I like old cars, but I'd hate to maintain one. I would probably replace the entire einbqx with newer parts.
Unless you break a kjnoafw, dal, parts for these aren't that hard to come by.And I'd venture tlo say a well-serviced Pontiac like this one is likely to be as reliable, if not more, than a brand-new GM car (they're built in Canada and Mexico these days, you know).
Heh, for reliability I'll keep the Canadian or Mexican built car. 50s cars were simple to work on, but they were not very well built. So you had to work on them. My brother was always tinkering with his '55 Chevy.
Dal -- the only problem I ever had with the '50 Chevy (aside from filling it with $0.29/gallon gasoline) was occasionallly reaching under the hood to move the jxjct shift linkage out of first gear....
HA ha, I know about that! I drove a '70 Chev pickup with the same problem. I wonder if they ever fixed that.
Since it's difficult to find a Chevy with three-on-the-tree these days, we'll never know if they fixed it. I know I got grease all over my sqpac when I had to fiddle with the shifter on the '50....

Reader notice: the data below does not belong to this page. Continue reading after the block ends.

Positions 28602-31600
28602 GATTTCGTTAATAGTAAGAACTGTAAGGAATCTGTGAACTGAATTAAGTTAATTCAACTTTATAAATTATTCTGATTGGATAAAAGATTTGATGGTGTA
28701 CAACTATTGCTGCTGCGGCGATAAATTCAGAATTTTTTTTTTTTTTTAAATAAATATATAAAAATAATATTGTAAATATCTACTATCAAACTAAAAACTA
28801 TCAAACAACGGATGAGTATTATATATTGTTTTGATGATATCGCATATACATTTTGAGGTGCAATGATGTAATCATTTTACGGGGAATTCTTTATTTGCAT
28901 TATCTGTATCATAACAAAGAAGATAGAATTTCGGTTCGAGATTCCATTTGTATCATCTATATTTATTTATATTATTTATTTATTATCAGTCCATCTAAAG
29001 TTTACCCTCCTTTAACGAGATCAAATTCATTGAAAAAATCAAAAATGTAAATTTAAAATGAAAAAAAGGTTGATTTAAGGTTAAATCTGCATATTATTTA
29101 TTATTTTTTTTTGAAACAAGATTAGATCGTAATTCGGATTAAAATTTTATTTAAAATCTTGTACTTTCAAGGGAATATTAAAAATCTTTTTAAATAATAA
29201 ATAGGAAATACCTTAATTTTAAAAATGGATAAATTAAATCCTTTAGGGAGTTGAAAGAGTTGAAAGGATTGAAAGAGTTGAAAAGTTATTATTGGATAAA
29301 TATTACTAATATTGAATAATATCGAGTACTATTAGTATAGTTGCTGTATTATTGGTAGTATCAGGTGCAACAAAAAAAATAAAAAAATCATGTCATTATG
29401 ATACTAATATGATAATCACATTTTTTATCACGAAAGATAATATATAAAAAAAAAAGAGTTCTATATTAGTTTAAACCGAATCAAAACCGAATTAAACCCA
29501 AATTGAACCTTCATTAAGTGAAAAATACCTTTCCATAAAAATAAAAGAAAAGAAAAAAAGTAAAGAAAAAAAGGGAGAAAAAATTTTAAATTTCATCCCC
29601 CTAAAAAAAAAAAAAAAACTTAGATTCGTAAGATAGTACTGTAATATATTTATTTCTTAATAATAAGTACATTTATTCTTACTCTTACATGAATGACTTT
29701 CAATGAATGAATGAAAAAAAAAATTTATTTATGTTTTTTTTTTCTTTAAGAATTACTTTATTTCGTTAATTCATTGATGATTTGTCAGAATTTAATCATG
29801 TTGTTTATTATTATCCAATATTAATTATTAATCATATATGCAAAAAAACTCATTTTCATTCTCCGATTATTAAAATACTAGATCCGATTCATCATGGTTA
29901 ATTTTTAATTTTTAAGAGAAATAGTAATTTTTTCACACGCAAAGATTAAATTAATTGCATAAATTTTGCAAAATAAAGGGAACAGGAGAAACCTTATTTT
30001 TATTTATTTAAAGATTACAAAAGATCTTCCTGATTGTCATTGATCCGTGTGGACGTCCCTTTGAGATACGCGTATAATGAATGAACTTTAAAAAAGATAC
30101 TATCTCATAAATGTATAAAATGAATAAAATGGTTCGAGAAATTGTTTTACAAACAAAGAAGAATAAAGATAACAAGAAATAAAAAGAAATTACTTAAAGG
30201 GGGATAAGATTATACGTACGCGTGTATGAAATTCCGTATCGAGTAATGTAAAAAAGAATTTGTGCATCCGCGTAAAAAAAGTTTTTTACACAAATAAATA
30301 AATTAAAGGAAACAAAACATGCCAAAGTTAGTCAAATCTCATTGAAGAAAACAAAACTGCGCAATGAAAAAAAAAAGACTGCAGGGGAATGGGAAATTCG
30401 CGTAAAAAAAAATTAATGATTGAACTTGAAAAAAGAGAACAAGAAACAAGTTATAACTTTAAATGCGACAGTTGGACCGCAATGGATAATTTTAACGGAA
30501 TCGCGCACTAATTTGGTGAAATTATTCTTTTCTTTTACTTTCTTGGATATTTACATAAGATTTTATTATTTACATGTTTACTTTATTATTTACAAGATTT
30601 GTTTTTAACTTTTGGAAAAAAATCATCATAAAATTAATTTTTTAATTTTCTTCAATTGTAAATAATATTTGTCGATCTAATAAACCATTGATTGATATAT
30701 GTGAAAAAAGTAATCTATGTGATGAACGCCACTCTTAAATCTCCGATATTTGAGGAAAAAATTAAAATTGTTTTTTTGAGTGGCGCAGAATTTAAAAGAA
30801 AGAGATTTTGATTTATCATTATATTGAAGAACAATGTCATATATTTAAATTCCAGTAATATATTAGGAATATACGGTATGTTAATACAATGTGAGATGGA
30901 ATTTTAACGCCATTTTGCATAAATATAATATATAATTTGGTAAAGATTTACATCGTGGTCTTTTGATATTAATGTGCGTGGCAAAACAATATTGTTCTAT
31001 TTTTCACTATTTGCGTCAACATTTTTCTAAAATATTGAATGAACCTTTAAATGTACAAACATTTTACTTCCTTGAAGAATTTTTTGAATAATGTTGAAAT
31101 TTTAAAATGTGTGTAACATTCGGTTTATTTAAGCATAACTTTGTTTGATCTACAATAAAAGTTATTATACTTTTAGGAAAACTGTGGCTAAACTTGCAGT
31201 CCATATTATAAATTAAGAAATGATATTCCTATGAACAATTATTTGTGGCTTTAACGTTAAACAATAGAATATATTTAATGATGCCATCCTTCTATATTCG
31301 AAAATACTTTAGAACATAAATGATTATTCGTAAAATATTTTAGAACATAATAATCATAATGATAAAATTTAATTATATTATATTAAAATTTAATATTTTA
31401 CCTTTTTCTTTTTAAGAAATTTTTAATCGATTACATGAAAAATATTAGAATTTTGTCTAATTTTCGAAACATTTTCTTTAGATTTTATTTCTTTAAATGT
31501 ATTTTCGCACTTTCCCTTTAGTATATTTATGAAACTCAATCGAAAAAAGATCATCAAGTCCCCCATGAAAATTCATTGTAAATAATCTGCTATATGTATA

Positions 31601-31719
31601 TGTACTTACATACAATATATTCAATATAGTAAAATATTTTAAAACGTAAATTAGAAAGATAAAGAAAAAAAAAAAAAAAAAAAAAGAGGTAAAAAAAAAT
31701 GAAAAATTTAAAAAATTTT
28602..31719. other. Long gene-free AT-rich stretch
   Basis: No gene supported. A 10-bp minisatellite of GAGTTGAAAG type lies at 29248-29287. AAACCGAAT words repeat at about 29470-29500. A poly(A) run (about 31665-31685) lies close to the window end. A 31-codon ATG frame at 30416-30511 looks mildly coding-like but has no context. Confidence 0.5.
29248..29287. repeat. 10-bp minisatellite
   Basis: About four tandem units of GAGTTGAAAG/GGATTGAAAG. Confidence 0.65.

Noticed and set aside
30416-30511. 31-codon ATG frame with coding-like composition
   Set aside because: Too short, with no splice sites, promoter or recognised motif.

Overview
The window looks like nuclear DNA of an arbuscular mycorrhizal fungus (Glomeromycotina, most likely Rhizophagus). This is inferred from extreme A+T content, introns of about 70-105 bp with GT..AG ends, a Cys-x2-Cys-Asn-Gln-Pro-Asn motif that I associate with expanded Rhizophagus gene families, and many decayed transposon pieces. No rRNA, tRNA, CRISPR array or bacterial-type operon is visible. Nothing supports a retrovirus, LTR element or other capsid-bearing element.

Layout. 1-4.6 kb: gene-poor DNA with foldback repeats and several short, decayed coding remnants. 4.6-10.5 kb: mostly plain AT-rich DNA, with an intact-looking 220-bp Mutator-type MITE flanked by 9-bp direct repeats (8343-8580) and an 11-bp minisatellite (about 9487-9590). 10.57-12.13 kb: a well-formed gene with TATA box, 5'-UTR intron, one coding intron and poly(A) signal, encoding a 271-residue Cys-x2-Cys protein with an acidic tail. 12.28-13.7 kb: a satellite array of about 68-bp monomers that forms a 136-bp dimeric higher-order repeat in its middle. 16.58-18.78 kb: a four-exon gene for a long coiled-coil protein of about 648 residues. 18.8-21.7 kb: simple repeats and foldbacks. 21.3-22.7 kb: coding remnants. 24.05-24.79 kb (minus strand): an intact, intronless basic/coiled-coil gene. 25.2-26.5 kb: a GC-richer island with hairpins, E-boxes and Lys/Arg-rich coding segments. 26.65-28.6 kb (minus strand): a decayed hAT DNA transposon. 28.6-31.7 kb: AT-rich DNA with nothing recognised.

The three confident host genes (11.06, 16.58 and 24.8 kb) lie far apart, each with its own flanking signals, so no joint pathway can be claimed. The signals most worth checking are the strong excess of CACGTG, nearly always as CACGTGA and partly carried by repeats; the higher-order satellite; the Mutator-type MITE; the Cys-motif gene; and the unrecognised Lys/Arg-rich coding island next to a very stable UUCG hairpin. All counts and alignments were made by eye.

Last three on the tree vehicle I had was a 65 ford pickup. It had a straight six and never gave a minute's trouble. Drove all up and down the east coast. It wasn't the fastest thing ever but it was fun to drive and reliable.Oh I did have a 52 oe 53 plymouth or something for a few months around 1984 0r 85, had some kind of issues which included several Dal words, so I sold it quick. Was a roomy thing, I will say that.
My favorite car, which I wish I still had -- the parts supply dried up totally; they even stopped showing up in Pick-Your-Part yards -- was a 1970 Renault that had, so help me, five-on-the-tree.Now that was a cool ride....
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